IDC Directions: The Future is Here, Vendors Now Need to Act
- By Kathleen Ohlson
The implosion is over, the future is here, now what are vendors going to do about it?
That was the question asked of 900 attendees, mostly vendors, at this year's recent IDC Directions 2005 Conference in Boston.
After a period of "irrational exuberance" with the advent of the Internet explosion, companies are in the process of a "long steady period of growth" that will be assimilated before the next boom, IDC's John Gantz says. Vendors, though, must find the best balance between their short-term and long-term decisions.
According to Consensus Economics, North America will have a 3.1 percent GDP growth in 2005, followed by Western Europe (1.7 percent) and Japan (1.1 percent), but the bulk of the GDP growth will come from emerging countries, such as China, India and Russia, growing by 5.8 percent.
IDC expects emerging countries to take the lead in IT spending for 2005 with 9.3 percent, followed by the U.S. and Western Europe (5.6 percent each) and Japan (2.2 percent). Worldwide IT spending will grow 6 percent in 2005.
Of course, this potential growth and IT spending could be all for naught, Gantz says. "There's a high probability of a low probability of an event taking place." Events, such as the current price spike in oil and the value of the U.S. dollar dropping, could stifle potential growth.
Gantz says the biggest story in IT and the worldwide economy will be China. Its industrial output has already surpassed the U.K., and it will blow by Germany soon and Japan by 2016. Chinese citizens currently own more TVs and cell phones and use more oil than Americans. "IT demand and financial power is moving to the West," he says.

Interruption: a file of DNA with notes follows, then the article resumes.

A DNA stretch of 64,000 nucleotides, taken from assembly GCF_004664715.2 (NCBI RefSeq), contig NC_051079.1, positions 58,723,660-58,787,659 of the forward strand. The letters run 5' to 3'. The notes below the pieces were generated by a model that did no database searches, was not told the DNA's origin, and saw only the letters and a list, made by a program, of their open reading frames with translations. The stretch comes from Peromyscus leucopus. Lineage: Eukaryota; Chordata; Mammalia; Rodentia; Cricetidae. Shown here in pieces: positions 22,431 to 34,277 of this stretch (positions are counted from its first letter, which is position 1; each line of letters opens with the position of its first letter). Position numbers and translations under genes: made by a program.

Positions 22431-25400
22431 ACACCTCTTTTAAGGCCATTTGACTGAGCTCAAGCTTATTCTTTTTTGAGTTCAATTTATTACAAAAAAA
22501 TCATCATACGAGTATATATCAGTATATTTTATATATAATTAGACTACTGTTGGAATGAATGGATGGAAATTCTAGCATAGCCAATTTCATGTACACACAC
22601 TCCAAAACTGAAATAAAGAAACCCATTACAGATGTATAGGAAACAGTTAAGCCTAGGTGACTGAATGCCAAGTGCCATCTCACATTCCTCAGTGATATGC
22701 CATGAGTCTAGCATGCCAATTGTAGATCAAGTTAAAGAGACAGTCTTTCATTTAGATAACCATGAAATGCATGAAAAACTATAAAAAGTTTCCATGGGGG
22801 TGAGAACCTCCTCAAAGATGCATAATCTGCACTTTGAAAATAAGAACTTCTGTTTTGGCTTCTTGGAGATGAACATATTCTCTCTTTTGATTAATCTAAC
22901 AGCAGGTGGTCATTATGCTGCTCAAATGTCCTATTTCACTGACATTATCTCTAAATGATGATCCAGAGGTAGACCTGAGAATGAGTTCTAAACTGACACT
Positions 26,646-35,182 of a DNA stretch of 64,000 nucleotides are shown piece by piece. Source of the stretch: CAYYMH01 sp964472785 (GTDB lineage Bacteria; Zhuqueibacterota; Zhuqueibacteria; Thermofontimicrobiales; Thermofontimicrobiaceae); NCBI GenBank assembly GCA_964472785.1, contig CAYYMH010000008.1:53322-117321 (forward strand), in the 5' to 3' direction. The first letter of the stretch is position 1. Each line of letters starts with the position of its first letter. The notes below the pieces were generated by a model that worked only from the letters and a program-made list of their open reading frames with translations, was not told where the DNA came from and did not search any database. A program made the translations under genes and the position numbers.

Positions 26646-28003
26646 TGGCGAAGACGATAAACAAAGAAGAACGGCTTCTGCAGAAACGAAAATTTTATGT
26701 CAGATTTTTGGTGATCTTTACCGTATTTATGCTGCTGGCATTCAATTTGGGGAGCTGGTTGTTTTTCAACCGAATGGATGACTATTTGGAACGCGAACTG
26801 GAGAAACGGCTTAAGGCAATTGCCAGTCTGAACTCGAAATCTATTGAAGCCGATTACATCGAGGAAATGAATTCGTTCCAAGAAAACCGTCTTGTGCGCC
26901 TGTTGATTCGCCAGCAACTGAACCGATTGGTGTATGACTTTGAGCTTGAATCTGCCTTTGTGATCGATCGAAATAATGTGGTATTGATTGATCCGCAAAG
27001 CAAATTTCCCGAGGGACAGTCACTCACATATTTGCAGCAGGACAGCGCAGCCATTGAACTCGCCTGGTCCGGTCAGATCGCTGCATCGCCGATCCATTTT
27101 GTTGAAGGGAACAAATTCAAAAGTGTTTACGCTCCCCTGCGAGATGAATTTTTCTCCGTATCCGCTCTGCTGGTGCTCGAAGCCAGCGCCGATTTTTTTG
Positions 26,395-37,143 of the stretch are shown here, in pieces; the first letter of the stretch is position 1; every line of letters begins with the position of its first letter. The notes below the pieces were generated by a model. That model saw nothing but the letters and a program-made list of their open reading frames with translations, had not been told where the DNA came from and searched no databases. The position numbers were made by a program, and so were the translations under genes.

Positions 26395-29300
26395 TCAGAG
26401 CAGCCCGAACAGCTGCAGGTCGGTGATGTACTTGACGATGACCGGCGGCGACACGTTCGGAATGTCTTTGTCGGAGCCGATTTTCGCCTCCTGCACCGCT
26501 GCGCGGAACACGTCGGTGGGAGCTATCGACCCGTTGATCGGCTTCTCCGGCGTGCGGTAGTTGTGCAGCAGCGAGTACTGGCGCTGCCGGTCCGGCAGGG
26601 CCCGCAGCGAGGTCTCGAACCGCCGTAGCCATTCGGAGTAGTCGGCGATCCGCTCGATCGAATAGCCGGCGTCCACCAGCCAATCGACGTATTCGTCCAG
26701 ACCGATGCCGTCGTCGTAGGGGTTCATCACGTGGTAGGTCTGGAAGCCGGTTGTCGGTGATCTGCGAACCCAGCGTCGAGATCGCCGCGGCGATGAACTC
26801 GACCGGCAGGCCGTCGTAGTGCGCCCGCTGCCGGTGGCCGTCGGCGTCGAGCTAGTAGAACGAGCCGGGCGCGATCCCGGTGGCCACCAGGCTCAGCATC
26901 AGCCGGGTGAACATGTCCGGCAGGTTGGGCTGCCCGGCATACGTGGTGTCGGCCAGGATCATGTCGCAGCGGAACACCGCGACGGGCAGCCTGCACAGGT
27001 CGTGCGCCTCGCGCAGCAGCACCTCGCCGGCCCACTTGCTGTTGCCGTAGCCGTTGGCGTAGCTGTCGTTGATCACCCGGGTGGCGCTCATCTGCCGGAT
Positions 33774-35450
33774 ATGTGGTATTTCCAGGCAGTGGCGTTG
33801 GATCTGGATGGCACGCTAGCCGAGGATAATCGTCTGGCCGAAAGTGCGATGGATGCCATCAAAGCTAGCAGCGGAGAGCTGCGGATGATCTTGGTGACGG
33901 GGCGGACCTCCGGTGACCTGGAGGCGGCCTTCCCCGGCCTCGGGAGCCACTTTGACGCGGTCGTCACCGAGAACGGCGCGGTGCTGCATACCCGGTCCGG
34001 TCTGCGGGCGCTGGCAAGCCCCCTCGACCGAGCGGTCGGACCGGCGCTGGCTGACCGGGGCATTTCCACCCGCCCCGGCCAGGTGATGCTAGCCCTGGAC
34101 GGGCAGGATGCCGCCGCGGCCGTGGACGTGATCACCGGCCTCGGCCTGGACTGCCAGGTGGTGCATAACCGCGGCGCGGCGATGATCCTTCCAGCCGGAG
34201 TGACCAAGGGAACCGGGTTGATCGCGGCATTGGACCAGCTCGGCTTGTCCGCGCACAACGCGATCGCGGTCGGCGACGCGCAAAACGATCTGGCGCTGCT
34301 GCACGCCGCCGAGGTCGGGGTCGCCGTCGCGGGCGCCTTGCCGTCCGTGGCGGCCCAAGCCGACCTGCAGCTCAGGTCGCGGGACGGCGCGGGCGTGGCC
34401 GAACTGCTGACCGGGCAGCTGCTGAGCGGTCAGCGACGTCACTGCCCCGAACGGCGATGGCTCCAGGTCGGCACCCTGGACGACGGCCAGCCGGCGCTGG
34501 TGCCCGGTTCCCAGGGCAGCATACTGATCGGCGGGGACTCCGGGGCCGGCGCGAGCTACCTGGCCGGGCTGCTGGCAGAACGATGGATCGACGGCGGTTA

The growth of mobile devices will play a huge part of the impending boom, according to IDC. There are currently 1 billion mobile devices, which will grow to more than 5 billion devices in the next 10 years.
Broadband will also increase Internet usage, totaling 600 million users by 2015. Gantz says the increase will lead to more vendors in the market as Verizon and other phone companies will encroach on cable and TV providers.
Telephony, specifically VoIP and IP, will change how users make calls, Gantz says. For example, cameras will be able to make calls and take calls, or users will be able to audibly instruct their TVs.
XM, Sirius Satellite Radio and the advent of digital radio will also shape the IT industry. Interest in digital radio increased when shock jock Howard Stern announced he would leave conventional radio for Sirius beginning Jan. 1, 2006.
"You can talk to [Howard Stern] from the phone or the radio, you'll get abused either way," Gantz says.
With all of these impending technology advances, Gantz warned vendors to watch out for "blind alleys." The IT industry is gearing up for an embedded boom and vendors need to "change on a dime for the next boom or bust," balancing research and investment opportunities with a fast time to market.
Kathleen Ohlson is senior editor at Application Development Trends magazine.